Like wispy, mildly sweet threads of pure umami, enoki mushrooms exemplify the power of restraint. These light, thin mushrooms don’t hold up well to heat, at least not for more than a minute or two, but that doesn’t mean you can’t work around their fragility with creative — and innovative — techniques modified from basic frying, roasting and grilling.

Dry Pan-Roasting

Dry pan-roasting brings out the umami in enokis and imparts a pleasant bitterness you can’t get otherwise. You have to execute the dry pan-roasting technique quickly over high heat to keep the total cooking time under 1 minute for enokis. Dry pan-roasting is similar to sauteing, but you don’t use oil and you can’t stir the food in the pan — you have to toss it by flicking your wrist sharply. Heat a dry saute pan over high heat for 2 or 3 minutes, then sprinkle 15 to 20 enokis in it. Let the enokis sit until you smell a slight burning aroma, typically about 15 seconds, then quickly flick the pan to toss them. Cook them another 10 to 15 seconds, then slide the enokis onto a plate.


Regarded as the home turf of beef and other hearty proteins, the grill seems an unlikely place to find dainty, delicate enokis — for good reason. First, enokis are so thin that they fall through the grates, and second, tweezers work better than tongs at grasping them. However, barbecued enokis are possible with the right piece of cooking equipment, one not sold alongside the usual grilling utensils; use a stainless-steel strainer to grill enokis. It only takes a minute or 2 to grill enokis, and they look gorgeous when used as a garnish on the hearty steak you cooked alongside them. To grill enokis, lightly coat them with oil and place them in the strainer. Wearing a heat-resistant grill glove, hold the strainer on the grill and let the enokis cook for 1 to 2 minutes, tossing them occasionally.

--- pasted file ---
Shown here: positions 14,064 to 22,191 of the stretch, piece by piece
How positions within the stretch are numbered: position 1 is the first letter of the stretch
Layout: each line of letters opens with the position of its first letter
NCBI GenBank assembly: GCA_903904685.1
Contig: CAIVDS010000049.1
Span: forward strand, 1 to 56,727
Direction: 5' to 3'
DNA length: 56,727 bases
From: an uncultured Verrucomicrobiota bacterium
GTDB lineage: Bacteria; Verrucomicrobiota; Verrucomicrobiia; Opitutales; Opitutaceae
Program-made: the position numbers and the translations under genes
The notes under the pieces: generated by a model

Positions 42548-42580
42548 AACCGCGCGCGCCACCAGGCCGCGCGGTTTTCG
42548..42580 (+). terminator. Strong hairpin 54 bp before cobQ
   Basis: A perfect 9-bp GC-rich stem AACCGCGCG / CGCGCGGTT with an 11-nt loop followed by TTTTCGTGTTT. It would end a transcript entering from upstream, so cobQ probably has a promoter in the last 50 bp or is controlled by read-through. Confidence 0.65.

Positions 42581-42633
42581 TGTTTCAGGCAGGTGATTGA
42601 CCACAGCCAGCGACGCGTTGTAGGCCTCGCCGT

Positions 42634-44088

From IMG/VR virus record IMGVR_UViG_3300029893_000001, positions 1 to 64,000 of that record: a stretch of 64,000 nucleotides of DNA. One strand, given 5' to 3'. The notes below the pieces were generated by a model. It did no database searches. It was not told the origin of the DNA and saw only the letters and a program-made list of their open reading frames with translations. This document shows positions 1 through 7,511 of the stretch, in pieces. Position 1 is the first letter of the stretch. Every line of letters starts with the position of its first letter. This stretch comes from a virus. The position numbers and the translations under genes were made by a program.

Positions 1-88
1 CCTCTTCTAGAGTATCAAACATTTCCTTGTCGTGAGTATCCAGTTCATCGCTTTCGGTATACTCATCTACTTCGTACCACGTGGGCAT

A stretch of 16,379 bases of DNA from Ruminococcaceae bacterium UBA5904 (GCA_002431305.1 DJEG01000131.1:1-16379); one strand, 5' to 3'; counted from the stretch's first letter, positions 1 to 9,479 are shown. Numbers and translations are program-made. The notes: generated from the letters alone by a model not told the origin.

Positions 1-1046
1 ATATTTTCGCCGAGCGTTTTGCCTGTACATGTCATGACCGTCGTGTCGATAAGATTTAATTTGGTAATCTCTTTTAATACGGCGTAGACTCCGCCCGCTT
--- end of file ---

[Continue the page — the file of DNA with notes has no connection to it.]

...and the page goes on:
Enokis’ thinness lends itself well to frying, which transforms them from tender hints of sweetness that melt in the mouth to crispy, golden bites that greet the palate with a combination of caramel and umami. Enokis need about 1/4 inch of 375- to 400-degree-Fahrenheit oil or fat to fry quickly and uniformly; you can easily cook them by adding a handful to the pan you used to fry a different food. They also take on the flavors of what was fried in the fat before it, so if you cook enokis in the rendered fat leftover from bacon, for example, they’ll infuse with a hearty pork flavor. Simply add the enokis to the hot fat and cook until golden brown and crispy, about 2 minutes.

Residual Heat

The residual heat of a hot soup, sauce or stir-fry cooks enokis through in 2 or 3 minutes. They readily take on the flavors of the dish to which you add them, so it won’t taste like you just tossed them in as an afterthought. Add enokis to the hot soup, sauce or stir-fry right before serving it.